• Practice moderation. Eating well and avoiding weight gain doesn’t mean you have to give up all of your favorite treats. Diets for college students still can include the occasional slice of pizza — just be mindful of your portions and practice moderation when eating sugary snacks, fried foods, and other indulgences. Allowing yourself to enjoy a small treat every now and then may help ward off binge-eating and other unhealthy eating behaviors.

Eating Well on a Budget

Most college students operate on a tight budget. Kitchens in residence halls lack the extra equipment that makes cooking easy, things like mixers, toasters, blenders, or electric skillets. Regardless, students can still keep some food on hand that can be quickly prepare into a healthy meal.

Planning meals in advance can save time and money. Avoid expensive ingredients that will not be used more than once, and plan to use all fresh produce you buy before it spoils. Consider a schedule as you plan, and select a mix of very simple and fun recipes. Prepare larger dishes and plan to eat the leftovers later in the week or consider doing all of the cooking during a free time period, such as on the weekend, and reheat food as necessary.

Whichever cooking routine suits you best, strategize your shopping and make a list after you've chosen your recipes. As you shop, stick to that list and avoid impulse purchases. Organize your shopping list by meal.

  • Breakfast: Cereal, oatmeal, yogurt, fruit, whole-wheat bagels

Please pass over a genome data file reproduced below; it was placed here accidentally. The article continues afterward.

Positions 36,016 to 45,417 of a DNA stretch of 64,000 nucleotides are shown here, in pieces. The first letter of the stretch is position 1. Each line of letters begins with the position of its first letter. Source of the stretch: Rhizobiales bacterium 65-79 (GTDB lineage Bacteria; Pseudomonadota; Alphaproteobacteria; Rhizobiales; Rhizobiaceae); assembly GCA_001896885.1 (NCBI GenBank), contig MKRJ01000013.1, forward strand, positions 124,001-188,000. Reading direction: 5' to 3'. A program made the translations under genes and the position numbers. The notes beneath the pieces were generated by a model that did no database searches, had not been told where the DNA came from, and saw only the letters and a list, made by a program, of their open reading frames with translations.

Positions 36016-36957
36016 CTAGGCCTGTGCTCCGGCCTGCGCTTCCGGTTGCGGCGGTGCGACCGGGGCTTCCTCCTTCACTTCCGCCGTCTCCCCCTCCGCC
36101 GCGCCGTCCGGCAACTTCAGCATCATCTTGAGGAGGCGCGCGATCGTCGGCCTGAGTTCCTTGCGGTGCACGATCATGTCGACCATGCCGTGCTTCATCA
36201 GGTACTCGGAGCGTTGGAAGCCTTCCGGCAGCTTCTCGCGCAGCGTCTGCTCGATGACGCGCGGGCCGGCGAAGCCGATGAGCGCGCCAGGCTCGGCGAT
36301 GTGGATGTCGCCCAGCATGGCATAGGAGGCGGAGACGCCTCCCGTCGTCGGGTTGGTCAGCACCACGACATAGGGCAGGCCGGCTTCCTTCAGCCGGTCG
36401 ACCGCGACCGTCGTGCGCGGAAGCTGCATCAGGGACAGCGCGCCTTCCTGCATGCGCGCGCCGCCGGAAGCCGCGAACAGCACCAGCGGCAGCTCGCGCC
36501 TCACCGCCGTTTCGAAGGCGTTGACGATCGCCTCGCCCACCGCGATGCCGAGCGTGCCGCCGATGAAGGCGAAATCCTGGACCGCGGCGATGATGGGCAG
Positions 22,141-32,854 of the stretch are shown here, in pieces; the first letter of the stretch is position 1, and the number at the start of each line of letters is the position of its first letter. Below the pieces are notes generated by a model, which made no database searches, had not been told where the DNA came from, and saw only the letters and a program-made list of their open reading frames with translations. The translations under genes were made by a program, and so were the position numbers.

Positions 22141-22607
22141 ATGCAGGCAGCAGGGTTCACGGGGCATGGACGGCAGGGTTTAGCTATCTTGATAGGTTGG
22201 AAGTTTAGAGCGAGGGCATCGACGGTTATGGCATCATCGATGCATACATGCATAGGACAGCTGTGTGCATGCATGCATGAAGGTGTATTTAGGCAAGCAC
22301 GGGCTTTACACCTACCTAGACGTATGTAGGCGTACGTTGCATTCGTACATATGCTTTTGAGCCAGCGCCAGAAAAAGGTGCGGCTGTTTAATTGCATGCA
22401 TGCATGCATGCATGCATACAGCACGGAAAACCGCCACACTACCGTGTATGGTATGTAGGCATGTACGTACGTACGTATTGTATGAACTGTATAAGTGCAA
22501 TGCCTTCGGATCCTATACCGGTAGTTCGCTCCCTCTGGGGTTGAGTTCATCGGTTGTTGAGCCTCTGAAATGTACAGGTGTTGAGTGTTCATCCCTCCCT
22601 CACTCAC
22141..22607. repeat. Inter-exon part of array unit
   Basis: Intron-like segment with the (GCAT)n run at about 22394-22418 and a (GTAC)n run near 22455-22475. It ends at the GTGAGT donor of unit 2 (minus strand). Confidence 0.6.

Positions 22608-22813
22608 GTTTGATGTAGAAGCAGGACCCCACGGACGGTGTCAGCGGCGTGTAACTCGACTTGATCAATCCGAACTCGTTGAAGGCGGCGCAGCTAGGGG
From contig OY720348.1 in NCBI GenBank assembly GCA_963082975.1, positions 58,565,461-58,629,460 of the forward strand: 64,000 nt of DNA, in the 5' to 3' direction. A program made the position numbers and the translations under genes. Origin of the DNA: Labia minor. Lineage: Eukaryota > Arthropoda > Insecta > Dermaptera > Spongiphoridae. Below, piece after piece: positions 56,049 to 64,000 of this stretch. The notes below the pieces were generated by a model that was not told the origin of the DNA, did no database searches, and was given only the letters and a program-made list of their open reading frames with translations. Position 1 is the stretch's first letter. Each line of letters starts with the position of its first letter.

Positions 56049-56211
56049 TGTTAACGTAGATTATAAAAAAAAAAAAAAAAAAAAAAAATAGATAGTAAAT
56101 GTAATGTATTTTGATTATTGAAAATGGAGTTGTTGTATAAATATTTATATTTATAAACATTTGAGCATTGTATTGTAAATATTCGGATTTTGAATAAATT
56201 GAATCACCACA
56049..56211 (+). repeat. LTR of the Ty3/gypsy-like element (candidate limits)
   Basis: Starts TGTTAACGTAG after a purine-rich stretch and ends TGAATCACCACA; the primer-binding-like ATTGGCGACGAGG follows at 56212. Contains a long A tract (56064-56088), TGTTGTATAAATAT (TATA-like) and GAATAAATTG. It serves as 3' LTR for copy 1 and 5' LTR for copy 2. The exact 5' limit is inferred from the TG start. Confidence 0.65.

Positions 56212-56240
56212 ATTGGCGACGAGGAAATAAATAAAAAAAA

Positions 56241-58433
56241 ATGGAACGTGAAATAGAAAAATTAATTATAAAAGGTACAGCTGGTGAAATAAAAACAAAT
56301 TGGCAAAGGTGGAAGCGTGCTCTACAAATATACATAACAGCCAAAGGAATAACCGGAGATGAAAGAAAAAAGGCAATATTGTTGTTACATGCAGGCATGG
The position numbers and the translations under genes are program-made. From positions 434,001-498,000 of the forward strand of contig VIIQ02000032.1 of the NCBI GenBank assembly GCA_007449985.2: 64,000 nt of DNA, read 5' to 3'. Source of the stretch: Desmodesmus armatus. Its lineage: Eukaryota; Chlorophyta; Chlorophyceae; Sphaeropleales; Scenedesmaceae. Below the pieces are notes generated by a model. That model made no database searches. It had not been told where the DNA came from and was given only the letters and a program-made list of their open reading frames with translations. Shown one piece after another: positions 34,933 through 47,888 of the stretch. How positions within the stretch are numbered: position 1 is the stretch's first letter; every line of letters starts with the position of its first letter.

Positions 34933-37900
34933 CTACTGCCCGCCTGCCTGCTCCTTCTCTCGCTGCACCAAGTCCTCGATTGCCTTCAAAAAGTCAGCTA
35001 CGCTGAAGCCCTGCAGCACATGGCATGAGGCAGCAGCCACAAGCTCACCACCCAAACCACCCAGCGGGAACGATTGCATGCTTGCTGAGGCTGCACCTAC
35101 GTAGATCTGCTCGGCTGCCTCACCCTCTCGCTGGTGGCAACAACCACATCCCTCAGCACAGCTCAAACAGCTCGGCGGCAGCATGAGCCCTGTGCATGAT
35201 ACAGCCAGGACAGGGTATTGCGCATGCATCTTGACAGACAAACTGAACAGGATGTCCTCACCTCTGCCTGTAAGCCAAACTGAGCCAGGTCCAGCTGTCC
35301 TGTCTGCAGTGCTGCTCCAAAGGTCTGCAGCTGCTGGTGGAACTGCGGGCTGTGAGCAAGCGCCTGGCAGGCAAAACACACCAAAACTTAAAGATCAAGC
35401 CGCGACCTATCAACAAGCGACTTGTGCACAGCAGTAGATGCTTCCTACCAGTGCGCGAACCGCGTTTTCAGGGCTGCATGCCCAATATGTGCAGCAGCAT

• Lunch: Sandwich ingredients, whole-grain bread, fruit. Take other cooking into account and plan to pack lunches with leftovers repurposed into salads and sandwiches.
  • Entrées: Fresh or frozen veggies, boxed rice, pasta side dishes and protein sources. Individually bag protein (chicken breasts, fish filets or ground beef servings), then freeze. Form ground beef into patties and freeze.
  • Snack foods: Popcorn, chips and salsa, hardboiled eggs, baby carrots and ranch dressing, brownies from a mix

Other strategies for shopping on a budget include shopping around the edges of the grocery store. Essentials like fresh produce, dairy, and meats are always against the walls, and interior aisles are filled with processed food. For the more expensive items, like spices and salad dressings, purchase one during each shopping trip until you have a variety to choose from. In addition to planned meals, keep salad greens and cheeses on hand when possible; most leftover meats or fish can be made into a salad with some crumbled cheese and fresh vegetables.